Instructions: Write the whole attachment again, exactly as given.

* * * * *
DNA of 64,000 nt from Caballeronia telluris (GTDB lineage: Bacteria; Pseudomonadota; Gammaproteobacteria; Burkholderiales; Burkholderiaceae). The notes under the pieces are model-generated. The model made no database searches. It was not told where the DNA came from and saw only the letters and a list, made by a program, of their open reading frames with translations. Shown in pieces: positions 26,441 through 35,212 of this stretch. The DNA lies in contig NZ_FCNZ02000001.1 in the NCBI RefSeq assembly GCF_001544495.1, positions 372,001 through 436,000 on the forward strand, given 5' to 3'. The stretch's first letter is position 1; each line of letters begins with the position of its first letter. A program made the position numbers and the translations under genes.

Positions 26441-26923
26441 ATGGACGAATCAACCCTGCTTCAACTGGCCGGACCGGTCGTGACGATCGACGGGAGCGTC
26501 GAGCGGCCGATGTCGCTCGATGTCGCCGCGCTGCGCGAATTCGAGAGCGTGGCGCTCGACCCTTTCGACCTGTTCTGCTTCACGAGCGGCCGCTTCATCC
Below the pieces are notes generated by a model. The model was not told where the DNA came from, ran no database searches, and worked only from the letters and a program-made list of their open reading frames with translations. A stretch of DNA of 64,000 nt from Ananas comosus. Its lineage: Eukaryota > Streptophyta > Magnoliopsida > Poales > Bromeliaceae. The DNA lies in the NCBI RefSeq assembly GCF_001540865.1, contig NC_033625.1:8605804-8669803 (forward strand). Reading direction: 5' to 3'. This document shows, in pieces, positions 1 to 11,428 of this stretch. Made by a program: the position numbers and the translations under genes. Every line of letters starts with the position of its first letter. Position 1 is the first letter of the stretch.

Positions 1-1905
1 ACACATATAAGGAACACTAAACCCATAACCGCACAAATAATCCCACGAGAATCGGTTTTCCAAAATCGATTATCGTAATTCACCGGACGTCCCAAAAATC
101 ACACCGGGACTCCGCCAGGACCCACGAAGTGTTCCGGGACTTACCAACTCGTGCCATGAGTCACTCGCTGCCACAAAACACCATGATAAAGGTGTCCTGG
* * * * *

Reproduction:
DNA of 64,000 nt from Caballeronia telluris (GTDB lineage: Bacteria; Pseudomonadota; Gammaproteobacteria; Burkholderiales; Burkholderiaceae). The notes under the pieces are model-generated. The model made no database searches. It was not told where the DNA came from and saw only the letters and a list, made by a program, of their open reading frames with translations. Shown in pieces: positions 26,441 through 35,212 of this stretch. The DNA lies in contig NZ_FCNZ02000001.1 in the NCBI RefSeq assembly GCF_001544495.1, positions 372,001 through 436,000 on the forward strand, given 5' to 3'. The stretch's first letter is position 1; each line of letters begins with the position of its first letter. A program made the position numbers and the translations under genes.

Positions 26441-26923
26441 ATGGACGAATCAACCCTGCTTCAACTGGCCGGACCGGTCGTGACGATCGACGGGAGCGTC
26501 GAGCGGCCGATGTCGCTCGATGTCGCCGCGCTGCGCGAATTCGAGAGCGTGGCGCTCGACCCTTTCGACCTGTTCTGCTTCACGAGCGGCCGCTTCATCC
Below the pieces are notes generated by a model. The model was not told where the DNA came from, ran no database searches, and worked only from the letters and a program-made list of their open reading frames with translations. A stretch of DNA of 64,000 nt from Ananas comosus. Its lineage: Eukaryota > Streptophyta > Magnoliopsida > Poales > Bromeliaceae. The DNA lies in the NCBI RefSeq assembly GCF_001540865.1, contig NC_033625.1:8605804-8669803 (forward strand). Reading direction: 5' to 3'. This document shows, in pieces, positions 1 to 11,428 of this stretch. Made by a program: the position numbers and the translations under genes. Every line of letters starts with the position of its first letter. Position 1 is the first letter of the stretch.

Positions 1-1905
1 ACACATATAAGGAACACTAAACCCATAACCGCACAAATAATCCCACGAGAATCGGTTTTCCAAAATCGATTATCGTAATTCACCGGACGTCCCAAAAATC
101 ACACCGGGACTCCGCCAGGACCCACGAAGTGTTCCGGGACTTACCAACTCGTGCCATGAGTCACTCGCTGCCACAAAACACCATGATAAAGGTGTCCTGG